Snail’s Pace Towards Ban on Nuke Testing

By Jamshed Baruah
IDN-InDepth NewsAnalyis

VIENNA (IDN) – Since the then Indian Prime Minister Jawaharlal Nehru called for a “standstill agreement” on nuclear testing on April 2, 1954, 183 out of 196 states around the world have signed the Comprehensive Nuclear Test-Ban Treaty (CTBT) that bans atomic explosions by everyone, everywhere: on the Earth’s surface, in the atmosphere, underwater and underground.

157 countries including three of the nuclear weapon States – France, Russia and Britain – have ratified the treaty. But before the CTBT can enter into force, 44 specific nuclear technology holder countries must sign and ratify it. Of these, eight are still missing: China, Egypt, India, Iran, Israel, North Korea, Pakistan and the USA. In fact, India, North Korea and Pakistan have yet to sign the treaty.

Human Trafficking Devastating the Sinai

By Mirjam van Reisen*
IDN-InDepth NewsViewpoint

BRUSSELS (IDN) – A new report titled ‘Human Trafficking in the Sinai. Refugees between Life and Death’ sheds new light on the devastation caused by the trafficking in the Sinai. Hostages are killed unless they collect exorbitant ransoms from relatives, which can go up to USD 35,000 or even more. These ransoms are collected from family members in home countries and from relatives in the diaspora.

A network of financial laundering supports the ransom collection. The report is authored by this writer, Meron Estefanos and Dr Conny Rijken, from Tilburg University and European External Policy Advisors (EEPA).

India-Sri Lanka Ties Hostage to Tamil parties

By Shastri Ramachandaran*
IDN-InDepth NewsAnalysis

NEW DELHI (IDN) – India’s neighbours are not necessarily its friends. They can hardly be called India’s allies. In regional and international forums, more often than not, they are ranged against one another. History, geography, religion, geopolitics, uneven development, competing ambitions and much else account for this state of affairs.

As a result, bilateral relations have their ups and downs and can be warm or chilly, euphoric or troubling. Even so, over the decades, the South Asian countries have learned to live and let live, regardless of the problems at home and across their respective borders.

‘Do More to Solve Pressing Crises’

By Jaya Ramachandran
IDN-InDepth NewsReport

GENEVA (IDN) – As a result of widespread insecurity, the squandering of vast funds on deadly weapons instead of economic development, and the growing impact of climate change, the world today is in a race against time to save itself.

Sounding this alarm at the opening of the 67th UN General Assembly’s annual general debate on September 25 in New York, Secretary-General Ban Ki-moon said: “This is a time of turmoil, transition and transformation – a time when time itself is not on our side.” Several heads of State and government and other high-level officials are expected to present their views and comment on issues of individual national and international relevance at the debate, which ends on October 1.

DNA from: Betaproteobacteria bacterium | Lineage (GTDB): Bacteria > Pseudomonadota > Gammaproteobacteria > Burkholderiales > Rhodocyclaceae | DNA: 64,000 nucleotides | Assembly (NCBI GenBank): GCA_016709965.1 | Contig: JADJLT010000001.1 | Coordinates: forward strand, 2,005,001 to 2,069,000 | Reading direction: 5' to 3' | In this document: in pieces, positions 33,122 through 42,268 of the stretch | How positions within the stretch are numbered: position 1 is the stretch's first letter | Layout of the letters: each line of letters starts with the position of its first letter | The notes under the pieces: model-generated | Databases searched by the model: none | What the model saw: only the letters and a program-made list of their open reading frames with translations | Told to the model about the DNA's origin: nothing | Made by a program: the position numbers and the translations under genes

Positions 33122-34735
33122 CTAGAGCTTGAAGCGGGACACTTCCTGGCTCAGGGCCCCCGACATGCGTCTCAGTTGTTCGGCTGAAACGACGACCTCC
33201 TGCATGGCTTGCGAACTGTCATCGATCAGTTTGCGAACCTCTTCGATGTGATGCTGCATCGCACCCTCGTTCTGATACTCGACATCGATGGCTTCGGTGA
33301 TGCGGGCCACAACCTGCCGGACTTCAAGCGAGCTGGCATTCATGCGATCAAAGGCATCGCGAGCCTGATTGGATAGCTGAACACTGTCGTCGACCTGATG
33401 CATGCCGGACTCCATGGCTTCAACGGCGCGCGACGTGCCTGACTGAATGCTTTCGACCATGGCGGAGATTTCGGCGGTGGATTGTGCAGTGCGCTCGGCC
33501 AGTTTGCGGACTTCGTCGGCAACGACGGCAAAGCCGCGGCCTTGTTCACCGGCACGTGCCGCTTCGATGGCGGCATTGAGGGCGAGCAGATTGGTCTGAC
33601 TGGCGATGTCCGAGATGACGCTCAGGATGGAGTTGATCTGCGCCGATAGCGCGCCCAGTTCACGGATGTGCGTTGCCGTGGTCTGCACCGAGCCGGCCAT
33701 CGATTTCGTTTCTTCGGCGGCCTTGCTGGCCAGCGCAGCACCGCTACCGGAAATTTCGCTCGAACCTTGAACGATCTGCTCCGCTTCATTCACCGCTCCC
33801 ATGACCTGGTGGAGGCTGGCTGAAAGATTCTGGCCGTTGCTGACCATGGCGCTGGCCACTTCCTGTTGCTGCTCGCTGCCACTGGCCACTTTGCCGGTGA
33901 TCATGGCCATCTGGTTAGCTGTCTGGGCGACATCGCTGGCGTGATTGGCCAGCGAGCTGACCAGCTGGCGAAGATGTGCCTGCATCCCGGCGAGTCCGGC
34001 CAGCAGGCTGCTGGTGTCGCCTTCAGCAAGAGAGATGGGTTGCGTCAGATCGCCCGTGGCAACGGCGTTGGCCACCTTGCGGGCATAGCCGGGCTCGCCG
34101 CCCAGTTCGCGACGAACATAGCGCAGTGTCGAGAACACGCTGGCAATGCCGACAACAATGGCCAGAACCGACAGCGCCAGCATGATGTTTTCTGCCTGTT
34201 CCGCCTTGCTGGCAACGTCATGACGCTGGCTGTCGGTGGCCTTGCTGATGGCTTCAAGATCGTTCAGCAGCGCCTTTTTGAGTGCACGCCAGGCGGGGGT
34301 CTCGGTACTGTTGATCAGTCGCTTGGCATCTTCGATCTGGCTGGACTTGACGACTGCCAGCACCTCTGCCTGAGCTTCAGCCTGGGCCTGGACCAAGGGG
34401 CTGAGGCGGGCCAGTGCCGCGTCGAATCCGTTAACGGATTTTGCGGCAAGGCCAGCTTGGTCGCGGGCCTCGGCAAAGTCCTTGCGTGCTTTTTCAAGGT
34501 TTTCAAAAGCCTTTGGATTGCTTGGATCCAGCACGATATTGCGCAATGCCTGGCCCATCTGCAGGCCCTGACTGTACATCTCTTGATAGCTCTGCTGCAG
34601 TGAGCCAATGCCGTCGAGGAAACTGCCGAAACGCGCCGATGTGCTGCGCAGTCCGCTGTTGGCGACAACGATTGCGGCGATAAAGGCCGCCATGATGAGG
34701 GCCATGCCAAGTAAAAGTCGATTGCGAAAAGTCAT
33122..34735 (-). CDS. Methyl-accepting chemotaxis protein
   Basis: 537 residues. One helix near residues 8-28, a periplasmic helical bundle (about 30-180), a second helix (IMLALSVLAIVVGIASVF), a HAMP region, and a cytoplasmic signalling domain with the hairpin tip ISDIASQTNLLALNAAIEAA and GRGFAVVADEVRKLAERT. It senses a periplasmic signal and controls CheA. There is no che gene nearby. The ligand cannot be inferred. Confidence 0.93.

The Bahamian Art of Survival

By Roberto Savio*
IDN-InDepth NewsViewpoint

NASSAU, Bahamas (IDN) – Mark Twain famously said: “The rich are different from you and me.” While the present behaviour of the financial elites is clearly proving Twain’s prescience, I think that had he spent some time in the Bahamas, he would have postulated: “Bahamians are different from you and me”.

Of course, this applies to every culture. In many parts of the United States, you cannot smoke in parks or on beaches, but you can carry a concealed semi-automatic weapon.

US Election: Ann Romney Berates Husband’s Republican Critics

By Ernest Corea*
IDN –InDepth NewsAnalysis

WASHINGTON (IDN) – “Stop it.” That was Ann Romney’s peremptory order to her husband’s Republican Party critics, when she was recently interviewed by Radio Iowa. The wife of presidential candidate Mitt Romney came across like a highly strung nanny ticking off a rumbustious bunch of rich kids at a summer picnic.

In fairness to Mrs. Romney, however, her lack of experience has obviously moved her towards breaking point as she surveys the fallout from the bombshell that current affairs magazine Mother Jones dropped on the Romney campaign.

Pakistan Urged to Probe Abuse of Blasphemy Law

By Jaya Ramachandran
IDN-InDepth NewsReport

GENEVA (IDN) – The World Council of Churches (WCC) is urging the Pakistani government to “take realistic and solid steps to stop abuse of the blasphemy law that are causing massive human rights violations”.

The call to action emerged from three-day public international hearing on the Misuse of blasphemy law and religious minorities in Pakistan, organized by the WCC Commission of the Churches on International Affairs (CCIA) from September 17 to 19 in Geneva.

Past Still Haunting China-Japan Relations

By Richard Johnson
IDN-InDepth NewsReport

LONDON (IDN) – The 81st anniversary of the so-called “Mukden Incident” that marked the 14-year long Japanese occupation of China (1931-1945), was accompanied by anti-Japanese protests on September 18, which reportedly took place in Beijing, Shanghai, Guangzhou, and Chengdu. These followed demonstrations on a similar scale over the weekend of September 15-16.

Zambia: Mixed Reactions to Chinese Investments

By Charles Mafa*
IDN-InDepth NewsReport

LUSAKA (IDN) – China’s voracious appetite for natural resources has driven a boom of investments and aid to African countries. In the Southern African country of Zambia, Chinese companies are building roads, hospitals, sports stadia as well as reviving copper mines abandoned in the country’s Copperbelt region.

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